PRODUCERS OF WHITE TEA
Producers in China would like the international tea market to believe that white tea can come only from the downy, snow-white tender first buds of the Da Bai (large white) tea bush cultivated in Fujian Province, where the production of white tea originated. Not surprisingly however, there are other producers, primarily in Nepal, Sri Lanka, Thailand and India where white tea is defined by the process, not the plant and its location.
China’s Fujian Province is seen as the birthplace of white tea. This mountainous province produces an astonishing treasure chest of incomparable teas; in fact, Fujian is one of only a few areas in China that produces four of the six classes of tea, including wood-smoked and flower-scented teas.
White tea is the feather in the jewelled tea crown of Fujian. This is in addition to its production of the powerful and lush Wu Yi Shan and Anxi oolongs, fragrant fresh flowery jasmine tea, elegant Bai Lin Congou of the black tea family, of course a wide variety of green teas and the historically important smoky Lapsang Souchong black tea.
HISTORY OF WHITE TEA
Once white tea came into production in the late 1700s (mid-Qing dynasty, 1644-1911), it was leaf rather than powdered tea that was used to create white tea. Loose leaf tea was becoming the fashion of the day, promoting a new era in which tea was steeped freely in a small teapot. Bud white teas, such as Bai Hao Yin Zhen, however, did not appear until the late 1800s.
Several sub-varieties of tea bushes indigenous to the northeast corner of Fujian Province (close to the Zhejiang border) were deemed to be most beneficial at producing juicy, fat buds with an attractive appearance and excellent flavour. The best of these, the Da Bai varieties, were especially cultivated for the production of shapely white tea buds, which became known as Bai Hao Yin Zhen, or Silver Needles, the most famous white tea in China.
After China’s imperial days came to a close in 1911, production of China’s famous teas continued. During the 1920’s, Fujian tea farmers began to produce a new style of white tea – Bai Mudan (White Peony) – predominately for export to the United Kingdom. A further modification to white tea came during the 1960’s when additional styles of leafy white teas were created. These modern-style white teas are variations of Bai Mudan that allowed tea producers to include leaf and buds from white tea bushes that were plucked later in the spring.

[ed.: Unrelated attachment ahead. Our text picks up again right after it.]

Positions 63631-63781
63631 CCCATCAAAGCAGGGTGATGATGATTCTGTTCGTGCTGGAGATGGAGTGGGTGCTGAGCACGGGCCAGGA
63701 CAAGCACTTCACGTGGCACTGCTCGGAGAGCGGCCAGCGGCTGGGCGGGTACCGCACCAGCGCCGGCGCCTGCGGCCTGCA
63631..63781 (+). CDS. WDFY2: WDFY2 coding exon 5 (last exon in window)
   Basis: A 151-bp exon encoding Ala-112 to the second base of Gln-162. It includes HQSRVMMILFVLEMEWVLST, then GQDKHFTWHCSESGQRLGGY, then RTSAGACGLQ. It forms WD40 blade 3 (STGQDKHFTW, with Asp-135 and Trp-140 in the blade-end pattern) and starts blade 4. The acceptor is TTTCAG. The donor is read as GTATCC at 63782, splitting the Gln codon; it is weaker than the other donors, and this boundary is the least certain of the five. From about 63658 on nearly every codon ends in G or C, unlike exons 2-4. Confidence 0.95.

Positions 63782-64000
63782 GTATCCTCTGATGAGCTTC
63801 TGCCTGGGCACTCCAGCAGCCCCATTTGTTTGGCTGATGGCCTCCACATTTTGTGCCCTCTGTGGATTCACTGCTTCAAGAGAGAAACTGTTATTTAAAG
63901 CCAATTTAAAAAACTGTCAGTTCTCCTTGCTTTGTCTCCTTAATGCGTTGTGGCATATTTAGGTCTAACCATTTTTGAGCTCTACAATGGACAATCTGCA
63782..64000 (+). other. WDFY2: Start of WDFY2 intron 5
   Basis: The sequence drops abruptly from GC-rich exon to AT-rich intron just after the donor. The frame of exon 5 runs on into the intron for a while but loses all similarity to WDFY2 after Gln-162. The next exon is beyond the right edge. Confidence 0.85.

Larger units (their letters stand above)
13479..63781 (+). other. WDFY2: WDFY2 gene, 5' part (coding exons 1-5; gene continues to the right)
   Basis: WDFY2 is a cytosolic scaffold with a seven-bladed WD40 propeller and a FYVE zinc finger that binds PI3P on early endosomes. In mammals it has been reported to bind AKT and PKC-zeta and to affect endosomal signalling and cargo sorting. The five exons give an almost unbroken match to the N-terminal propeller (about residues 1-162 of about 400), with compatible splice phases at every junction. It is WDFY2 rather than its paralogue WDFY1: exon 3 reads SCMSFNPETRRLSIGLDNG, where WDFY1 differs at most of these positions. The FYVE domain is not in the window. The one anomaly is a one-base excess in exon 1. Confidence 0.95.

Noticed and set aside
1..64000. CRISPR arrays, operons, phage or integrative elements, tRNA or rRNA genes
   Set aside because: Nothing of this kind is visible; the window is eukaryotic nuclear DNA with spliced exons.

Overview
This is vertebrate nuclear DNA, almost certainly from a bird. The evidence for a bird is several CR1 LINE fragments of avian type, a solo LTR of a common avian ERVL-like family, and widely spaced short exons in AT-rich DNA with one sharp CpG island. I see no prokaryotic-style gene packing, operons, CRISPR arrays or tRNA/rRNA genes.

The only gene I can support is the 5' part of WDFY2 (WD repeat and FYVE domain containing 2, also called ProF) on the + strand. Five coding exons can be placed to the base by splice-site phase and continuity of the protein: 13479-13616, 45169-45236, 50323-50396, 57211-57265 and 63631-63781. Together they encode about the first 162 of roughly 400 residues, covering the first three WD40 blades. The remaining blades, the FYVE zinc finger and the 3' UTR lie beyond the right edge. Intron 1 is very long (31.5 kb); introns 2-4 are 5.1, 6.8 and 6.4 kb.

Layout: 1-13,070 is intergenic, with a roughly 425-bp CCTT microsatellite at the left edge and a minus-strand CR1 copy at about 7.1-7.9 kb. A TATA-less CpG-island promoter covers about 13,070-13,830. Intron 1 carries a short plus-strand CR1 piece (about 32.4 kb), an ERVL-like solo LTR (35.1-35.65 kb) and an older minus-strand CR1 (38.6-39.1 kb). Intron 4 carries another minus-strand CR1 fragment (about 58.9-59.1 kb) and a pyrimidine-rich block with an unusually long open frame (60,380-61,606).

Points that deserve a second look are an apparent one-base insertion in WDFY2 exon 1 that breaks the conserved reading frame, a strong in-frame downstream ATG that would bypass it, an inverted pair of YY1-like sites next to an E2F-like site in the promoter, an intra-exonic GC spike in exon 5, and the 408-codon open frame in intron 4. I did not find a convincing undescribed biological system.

HOW TO BREW WHITE TEA
The delicate character of white tea can easily be lost if the leaves are infused with water that is too hot. White tea should be treated like green tea and only be brewed with water that has boiled and cooled to around 85C.
Because of the fluffy, airy nature of modern white teas, a large heaped teaspoon of leaves per cup should be used. White tea is also suitable for repeat infusing of up to three times. The first infusion should be the shortest of around 90 seconds and can extend up to 2-3 minutes for the final steeping.
White teas are also perfect to be used with a ‘Chinese Gaiwan’.
Ranging from 1 level teaspoon to 1 heaped teaspoon
Light Yellow, Yellow/Green and Golden Yellow
NOTE: Please make sure to read the individual brewing instructions on each pack of tea.
Our top recommendations are:
- Jasmine Silver Needle - A classic Silver Needle tea delightfully enhanced with the graceful aroma of fresh Jasmine blossoms - a very special treat
- Bai Mu Tan (Pai Mu Tan, White Peony) - Equally from the Fujian region, Pai Mu Tan was developed in response to the high demand for leafy white teas without the specific plucking demands and subsequent high price of the original white tea, Yin Zhen. The clear, very pale yellow infusion of White Peony has a sweet muscatel taste and a velvet smooth, sweet and mild taste with a hint of nut flavours.
- China Silver Yunnan - This rare tea shows exceptional large leaf buds with a bright silvery shine. The brewed tea tastes delicate yet full of flavour with soft, fruity and deep flowery notes.